All she wants for Christmas is you..to pay attention!

This week, staff writer Stephany Salinas discusses how to get it right for Christmas.

 

Holidays are right around the corner, and I’ve already been approached by male friends asking what they should get for that special someone.

Should I get her jewelry? Clothes? A Louis Vuitton purse? Coach?

Well, for some women, all of the above would be ideal, and I honestly couldn’t tell you if those are the right or the wrong gifts. If my boyfriend bought me a Coach purse, I wouldn’t be super excited about it, but I would definitely not be mad about it, either.

However, for a lot of girls, it’s more about the creativity of the gift. I know, I know, “Oh no, you mean I actually have to think about it?”

To put it simple, yes. If we see effort, and not just money, put into the gift, we are that much more appreciative of it.

Let me give you an example. I’ve gotten many gifts over the years. Necklaces, jewelry, stuffed animals, gift cards, etc. You name the typical boyfriend gift, and I got it. After all the years, the stuffed animals got put/thrown away. The necklaces got tucked in a jewelry drawer, the purses thrown away, the rings were given back, and everything was gone.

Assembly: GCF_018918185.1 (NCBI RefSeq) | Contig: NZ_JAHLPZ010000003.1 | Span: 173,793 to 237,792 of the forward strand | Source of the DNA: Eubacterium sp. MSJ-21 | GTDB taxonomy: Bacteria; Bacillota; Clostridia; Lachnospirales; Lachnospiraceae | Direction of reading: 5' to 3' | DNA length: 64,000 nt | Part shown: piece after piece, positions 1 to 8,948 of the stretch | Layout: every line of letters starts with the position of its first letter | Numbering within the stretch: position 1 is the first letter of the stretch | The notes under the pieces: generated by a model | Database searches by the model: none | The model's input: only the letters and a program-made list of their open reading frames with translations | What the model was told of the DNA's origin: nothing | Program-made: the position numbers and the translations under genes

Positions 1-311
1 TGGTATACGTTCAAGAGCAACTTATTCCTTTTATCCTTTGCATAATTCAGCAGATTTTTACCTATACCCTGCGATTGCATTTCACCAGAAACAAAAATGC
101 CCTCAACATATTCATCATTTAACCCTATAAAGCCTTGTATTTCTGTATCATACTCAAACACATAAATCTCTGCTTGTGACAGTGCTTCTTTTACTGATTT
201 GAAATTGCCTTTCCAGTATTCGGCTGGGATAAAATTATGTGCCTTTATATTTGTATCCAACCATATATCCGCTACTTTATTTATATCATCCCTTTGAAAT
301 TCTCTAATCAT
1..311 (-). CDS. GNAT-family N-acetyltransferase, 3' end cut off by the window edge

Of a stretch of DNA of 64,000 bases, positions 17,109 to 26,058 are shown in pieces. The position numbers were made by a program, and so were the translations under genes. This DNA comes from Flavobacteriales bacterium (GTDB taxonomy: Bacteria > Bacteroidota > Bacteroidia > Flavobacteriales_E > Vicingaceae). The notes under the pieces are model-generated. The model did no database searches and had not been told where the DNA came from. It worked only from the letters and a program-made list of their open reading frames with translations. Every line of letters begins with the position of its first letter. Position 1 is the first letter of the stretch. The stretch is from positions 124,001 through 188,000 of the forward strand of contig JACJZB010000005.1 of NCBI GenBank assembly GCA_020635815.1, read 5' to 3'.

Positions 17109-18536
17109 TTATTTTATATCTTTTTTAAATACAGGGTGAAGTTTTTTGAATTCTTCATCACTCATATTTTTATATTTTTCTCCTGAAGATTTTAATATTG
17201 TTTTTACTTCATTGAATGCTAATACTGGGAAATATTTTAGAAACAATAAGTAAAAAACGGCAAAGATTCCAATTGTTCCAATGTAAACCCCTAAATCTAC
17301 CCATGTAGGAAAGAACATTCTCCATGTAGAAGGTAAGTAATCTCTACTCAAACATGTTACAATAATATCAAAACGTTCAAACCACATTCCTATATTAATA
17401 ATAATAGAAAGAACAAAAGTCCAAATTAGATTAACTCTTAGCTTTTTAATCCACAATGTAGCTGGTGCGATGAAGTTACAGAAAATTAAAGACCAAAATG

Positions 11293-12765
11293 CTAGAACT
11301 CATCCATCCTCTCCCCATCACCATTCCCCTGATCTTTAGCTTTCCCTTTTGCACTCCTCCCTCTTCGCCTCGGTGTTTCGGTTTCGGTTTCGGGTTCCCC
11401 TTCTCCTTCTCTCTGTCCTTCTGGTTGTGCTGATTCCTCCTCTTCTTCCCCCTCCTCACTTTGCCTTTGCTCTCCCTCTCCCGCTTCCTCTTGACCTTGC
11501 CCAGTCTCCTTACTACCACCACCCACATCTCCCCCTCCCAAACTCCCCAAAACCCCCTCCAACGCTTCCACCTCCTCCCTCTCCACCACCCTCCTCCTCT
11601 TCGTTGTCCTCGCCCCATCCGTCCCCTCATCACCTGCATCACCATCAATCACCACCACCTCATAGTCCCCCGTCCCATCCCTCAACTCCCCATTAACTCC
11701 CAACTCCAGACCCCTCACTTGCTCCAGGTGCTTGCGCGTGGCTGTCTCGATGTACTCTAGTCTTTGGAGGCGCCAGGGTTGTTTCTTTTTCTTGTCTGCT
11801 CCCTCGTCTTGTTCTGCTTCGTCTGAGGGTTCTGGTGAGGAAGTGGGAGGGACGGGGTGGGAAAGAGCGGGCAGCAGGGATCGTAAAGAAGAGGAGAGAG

NOW. One Christmas, a few years back, my boyfriend at the time went all out. And not all out as in dropping money or making it rain, but got me gifts that I actually needed/want.

I was in college, and my printer was terrible. BOOM, brand new printer with Bluetooth capability, so I can print from anywhere in my apartment. At the time, I was taking 21 credit hours. BOOM. Here’s a huge George Foreman grill so you can make dinner quicker and easier. Not only store-bought things, but he also made a picture booklet of pictures of us throughout the time we had known each other. It was the cutest thing I had ever seen in my life. On top of that, he made…MADE..a snow globe with a picture of us in it. I couldn’t take these items anywhere, and I couldn’t show them off when I went out, but every night before I went to bed, I shook that snow globe and smiled.

Last but not least, my major was Music Business. He bought me an adorable eighth notes music necklace that I still wear to this very day. Not because there are still feelings there, and not because it’s such an extravagant piece of jewelry that I MUST show it off, but because it represents a part of who I am. I love music, grew up on it, studied it, and majored in it. Music has and always will be a part of my life, and for him to incorporate that into a gift meant the world to me.

So gentlemen, instead of asking other people what you should get your girlfriend, do yourself a favor and pay attention to her. As her boyfriend, you should know her better than most people. There are so many things you can get, that finding something that will mean something to her shouldn’t be a problem, especially if it’s something that comes from the, you guessed it, heart.

Good luck! ❤

Me, My Date, and OH MY EYES!